'Rent' came due, and 300 lined up to pay Theater: An open casting call for the Pulitzer Prize-winning Broadway musical brought some hopefuls out as early as 5 a.m.

September 28, 1998|By J. Wynn Rousuck | J. Wynn Rousuck,SUN THEATER CRITIC

They started lining up at 5 a.m. Five hours later, when auditions began at Max's on Broadway, there were 300 "Rent" wannabes. The hopefuls ranged from teen-agers who'd never auditioned for anything to pros who'd tried out before and, undaunted, were at it again. Some had never seen the Pulitzer Prize-winning musical; others were "Rent"-aholics, who follow it from city to city.

The casting call was for replacements in any of the four North American companies of "Rent" (one of which arrives at the Mechanic Theatre tomorrow). The show has held auditions in more than 20 cities, according to Heidi Marshall, one of "Rent's" New York casting directors, who came down to conduct Thursday's open audition. Marshall was pleased enough with the turnout in Baltimore to extend the audition an extra day.

Auditioners were asked to sing 16 bars of a rock or pop song a cappella. Musical theater songs were discouraged. Raw talent was the desired commodity. "Because of the needs of the show, we need to cast a wide net," Marshall explained. "Those people who come in with less theatrical experience give you more to work with in terms of soul and personality."

Performers who passed the a cappella test were given sheet music to a song or two from "Rent," along with a cassette `D recording, then were called back to perform the songs with an accompanist. If they passed that test, they were told they would be given a chance to audition in New York.

Terry Billy, a 24-year-old Baltimore native, was among the lucky ones. A professional studio singer in New York, she returned to her hometown for the audition. And, though Marshall wouldn't say if she was hoping to fill any particular role, Billy, a pretty young woman with a head of dark curls, looked perfect for Mimi, the female lead in this 1990s version of "La Boheme." Informed that she would be called to audition again in New York, Billy was incredulous. "You're not going to be contacting me, will you?" she asked Marshall, who assured her she would.

Erika Christensen, 17, of Frederick, had lined up at 5 a.m. with a half dozen friends. After her callback, she ran out screaming, "Oh, my God, oh, my God, I gotta come back tomorrow!" Maybe the large star on her T-shirt was a good omen.

One of the most appropriate audition songs was sung by Jennifer Ann Czarick, 20, of Pottsville, Pa. A junior majoring in English at Towson University, the sweet-looking brunette sang Tori Amos' "Leather," which begins with the line: "Look, I'm standing naked before you." Czarick came to the audition solely to accompany two friends. Her friends didn't make the cut, but she got a callback. "I'm not getting my hopes up," she said afterward, looking pleasantly surprised. "I expected the worst and hoped for the best."

"Rent" will be presented at the Mechanic Theatre Sept. 29-Nov. 1. Call 410-752-1200.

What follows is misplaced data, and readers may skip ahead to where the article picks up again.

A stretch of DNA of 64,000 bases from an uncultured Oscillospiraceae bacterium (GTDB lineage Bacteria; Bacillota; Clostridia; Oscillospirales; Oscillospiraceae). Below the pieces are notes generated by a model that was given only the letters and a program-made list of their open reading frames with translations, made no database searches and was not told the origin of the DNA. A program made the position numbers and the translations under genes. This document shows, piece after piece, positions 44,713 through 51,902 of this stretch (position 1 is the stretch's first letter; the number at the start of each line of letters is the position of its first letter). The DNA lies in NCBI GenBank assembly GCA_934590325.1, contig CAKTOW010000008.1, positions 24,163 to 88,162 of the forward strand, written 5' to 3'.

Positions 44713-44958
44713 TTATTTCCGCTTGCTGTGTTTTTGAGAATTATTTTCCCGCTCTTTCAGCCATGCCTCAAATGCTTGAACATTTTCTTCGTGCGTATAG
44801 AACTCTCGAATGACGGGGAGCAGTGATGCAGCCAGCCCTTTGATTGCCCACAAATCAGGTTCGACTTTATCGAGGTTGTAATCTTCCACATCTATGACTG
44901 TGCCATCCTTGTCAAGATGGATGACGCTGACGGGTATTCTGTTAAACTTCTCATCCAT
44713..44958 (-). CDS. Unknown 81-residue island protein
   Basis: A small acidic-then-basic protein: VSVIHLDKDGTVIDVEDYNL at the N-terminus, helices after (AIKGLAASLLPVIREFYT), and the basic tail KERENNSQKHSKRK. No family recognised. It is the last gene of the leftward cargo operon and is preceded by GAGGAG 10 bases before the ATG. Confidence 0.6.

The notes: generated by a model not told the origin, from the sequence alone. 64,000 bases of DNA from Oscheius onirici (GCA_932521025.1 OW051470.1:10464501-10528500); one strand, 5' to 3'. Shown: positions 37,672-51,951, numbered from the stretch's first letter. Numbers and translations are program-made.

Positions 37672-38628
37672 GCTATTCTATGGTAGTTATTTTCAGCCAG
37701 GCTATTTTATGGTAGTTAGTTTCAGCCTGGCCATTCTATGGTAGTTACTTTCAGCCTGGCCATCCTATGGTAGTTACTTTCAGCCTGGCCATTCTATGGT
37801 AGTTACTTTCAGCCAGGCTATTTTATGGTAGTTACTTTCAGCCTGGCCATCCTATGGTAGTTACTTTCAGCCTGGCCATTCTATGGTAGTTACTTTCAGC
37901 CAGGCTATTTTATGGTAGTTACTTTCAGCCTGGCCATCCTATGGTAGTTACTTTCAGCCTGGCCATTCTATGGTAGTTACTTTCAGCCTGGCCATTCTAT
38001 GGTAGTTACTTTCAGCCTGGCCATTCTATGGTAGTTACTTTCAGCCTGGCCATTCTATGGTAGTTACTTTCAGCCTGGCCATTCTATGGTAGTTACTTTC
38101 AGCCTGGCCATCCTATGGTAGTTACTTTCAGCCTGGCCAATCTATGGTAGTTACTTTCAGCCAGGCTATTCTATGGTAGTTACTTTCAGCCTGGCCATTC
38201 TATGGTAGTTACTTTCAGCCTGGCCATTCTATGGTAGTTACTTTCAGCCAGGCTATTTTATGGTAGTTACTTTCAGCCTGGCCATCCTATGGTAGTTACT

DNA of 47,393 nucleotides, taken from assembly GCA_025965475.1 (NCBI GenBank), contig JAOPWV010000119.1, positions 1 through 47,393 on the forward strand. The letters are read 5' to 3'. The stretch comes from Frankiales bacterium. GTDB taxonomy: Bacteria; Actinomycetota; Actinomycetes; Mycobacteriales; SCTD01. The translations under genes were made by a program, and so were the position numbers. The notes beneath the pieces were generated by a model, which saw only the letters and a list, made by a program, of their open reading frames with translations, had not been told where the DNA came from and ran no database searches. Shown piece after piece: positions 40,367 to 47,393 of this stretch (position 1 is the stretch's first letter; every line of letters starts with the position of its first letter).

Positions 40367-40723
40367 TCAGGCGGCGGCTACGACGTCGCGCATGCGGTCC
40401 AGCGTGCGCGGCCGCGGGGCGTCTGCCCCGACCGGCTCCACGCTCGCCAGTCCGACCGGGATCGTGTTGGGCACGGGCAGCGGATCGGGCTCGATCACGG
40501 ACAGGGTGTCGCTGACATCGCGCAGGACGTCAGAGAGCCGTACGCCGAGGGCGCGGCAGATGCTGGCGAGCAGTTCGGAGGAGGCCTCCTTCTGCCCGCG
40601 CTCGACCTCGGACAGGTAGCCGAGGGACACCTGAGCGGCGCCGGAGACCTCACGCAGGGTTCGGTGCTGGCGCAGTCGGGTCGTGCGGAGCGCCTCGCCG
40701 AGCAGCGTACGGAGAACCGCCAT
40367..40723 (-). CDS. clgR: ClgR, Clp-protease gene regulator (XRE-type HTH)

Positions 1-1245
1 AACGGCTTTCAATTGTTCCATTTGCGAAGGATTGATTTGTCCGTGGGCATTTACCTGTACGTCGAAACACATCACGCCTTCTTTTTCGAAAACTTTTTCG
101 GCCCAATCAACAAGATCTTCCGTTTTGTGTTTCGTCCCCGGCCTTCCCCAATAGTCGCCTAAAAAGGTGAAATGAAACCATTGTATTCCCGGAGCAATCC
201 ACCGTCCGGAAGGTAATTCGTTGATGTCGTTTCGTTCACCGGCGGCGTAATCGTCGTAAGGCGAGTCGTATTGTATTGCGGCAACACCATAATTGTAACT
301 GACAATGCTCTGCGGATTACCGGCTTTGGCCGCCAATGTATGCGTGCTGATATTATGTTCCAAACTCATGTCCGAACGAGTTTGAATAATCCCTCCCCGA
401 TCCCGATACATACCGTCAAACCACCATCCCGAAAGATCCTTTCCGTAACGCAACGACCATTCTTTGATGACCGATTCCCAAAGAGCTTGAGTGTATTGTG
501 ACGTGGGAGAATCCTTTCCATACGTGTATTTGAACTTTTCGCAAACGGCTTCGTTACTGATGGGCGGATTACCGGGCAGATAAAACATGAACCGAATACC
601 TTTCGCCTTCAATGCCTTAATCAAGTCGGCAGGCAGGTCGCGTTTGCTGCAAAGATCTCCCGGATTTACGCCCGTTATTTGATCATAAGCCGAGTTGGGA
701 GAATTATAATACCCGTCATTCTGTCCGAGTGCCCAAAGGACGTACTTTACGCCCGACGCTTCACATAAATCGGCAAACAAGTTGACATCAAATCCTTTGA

Attending AXIS Theatre's production of "Perestroika" -- the second and concluding part of the theatrical opus, "Angels in America" -- I was struck by two indications of what a stirringly effective job this tiny theater has done with Tony Kushner's immense play about AIDS, religion, politics and relationships in the Reagan era.

The first indication came early on, when I realized how much I enjoyed being back in the company of Kushner's wondrous and diverse characters -- Prior Walter, an AIDS patient whom an insistent angel has chosen to be a prophet; Hannah Pitt, a Mormon mother whose life unexpectedly intersects with Prior's, changing them both; and even evil Roy Cohn, the former McCarthy henchman who revels in describing himself as a "determined lowlife."

The second indication was the discovery that the portrayals by director Brian Klaas' already skilled cast have deepened. Mark Bernier's Cohn has become even more venomous. Randolph Hadaway's Prior is the most layered character I have seen this actor portray. Kahlil Joseph Lowry finds a near-perfect blend of toughness and fey humor as Prior's friend and Cohn's nurse.

And Bethany Brown continues to build on the firm foundation she established in part one. She plays a slew of characters ranging from eminently sensible Hannah Pitt to Ethel Rosenberg, who tries to discover whether she can forgive Cohn for sending )) her to the electric chair.

Forgiveness is a major theme in "Perestroika," as is the importance of human progress in the face of sickness, heartbreak and a reactionary band of angels preaching the gospel of stasis. Actually, "Perestroika" as a whole gets preachy near the end. But Kushner is preaching hope, and that can be a tough commodity to believe in these days. So, perhaps he

should be forgiven for overdoing it a bit.

"Imagination is a dangerous thing," Prior says in "Perestroika." AXIS has leapt fearlessly into Kushner's seemingly boundless imagination and come up with a production that honors its scope.

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